Schedule A Deductions: Personal Deductions With Business Implications

By QuickBooks

5 min read

When you’re self-employed, the line between personal and business can get a little blurry. Sometimes, even with your separate business and personal finances, you find there are some personal tax deductions with business implications. Additionally, there might be times when you spend your own money on business-related items, even if you work for someone else.

We’re here to help clarify some of those types of expenses that are personal, but have some relevance to the health of your business. Some of the deductions you can’t claim on Schedule C may be claimable as personal deductions on Schedule A. There are some important facts and situations to keep in mind, however, which we’ll discuss later.

First, let’s start with “above-the-line” deductions, which you can make from the get-go on IRS Form 1040.

“Above-the-Line” Business Deductions

Before you itemize, check to see if some of your expenses are eligible for an “above-the-line” deduction. These are deductions reported in the “Adjusted Gross Income” (AGI) section on the first page of Form 1040. Some may require an additional form. Nonetheless, they include:

Because these are personal expenses you might encounter in your area of work, you don’t need to itemize these deductions to claim them. They reduce your AGI, so you pay a lower tax. Once you’ve figured out your AGI, it’s time to reduce it further through deductions.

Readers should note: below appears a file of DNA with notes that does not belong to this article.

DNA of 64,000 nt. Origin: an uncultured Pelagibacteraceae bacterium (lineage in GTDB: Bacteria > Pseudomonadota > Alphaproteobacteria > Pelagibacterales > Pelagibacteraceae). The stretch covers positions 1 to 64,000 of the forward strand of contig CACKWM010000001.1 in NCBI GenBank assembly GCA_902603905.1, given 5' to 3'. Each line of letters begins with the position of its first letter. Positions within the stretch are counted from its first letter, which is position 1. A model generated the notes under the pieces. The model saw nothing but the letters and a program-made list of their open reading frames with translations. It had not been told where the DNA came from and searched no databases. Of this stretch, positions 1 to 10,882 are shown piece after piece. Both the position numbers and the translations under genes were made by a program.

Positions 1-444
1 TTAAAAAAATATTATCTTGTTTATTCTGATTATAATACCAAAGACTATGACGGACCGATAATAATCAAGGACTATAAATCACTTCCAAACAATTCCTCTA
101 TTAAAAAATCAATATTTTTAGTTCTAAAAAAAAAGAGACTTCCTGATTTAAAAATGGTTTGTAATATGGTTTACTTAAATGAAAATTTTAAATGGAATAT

Standard Deduction vs. Itemizing With Schedule A

After you figure out your adjusted gross income, Line 40 offers you two choices to lower it through deductions. You can either claim individual personal deductions—what’s known as “itemizing”—on Schedule A, or you can claim the standard deduction for your filing status. Since you can’t claim both, it’s up to you to determine which one gives you the greatest deduction amount.

This is where it’s critically important to see which one works best for you. For example, let’s say you’re single, and you have expenses that include a home mortgage interest deduction of $2,000, allowable medical expense deductions of $700 and unreimbursed meal expenses of $650. That’s an itemized deduction total of $3,350. That sounds like a nice deduction amount, but it’s lower than the standard deduction of $6,300.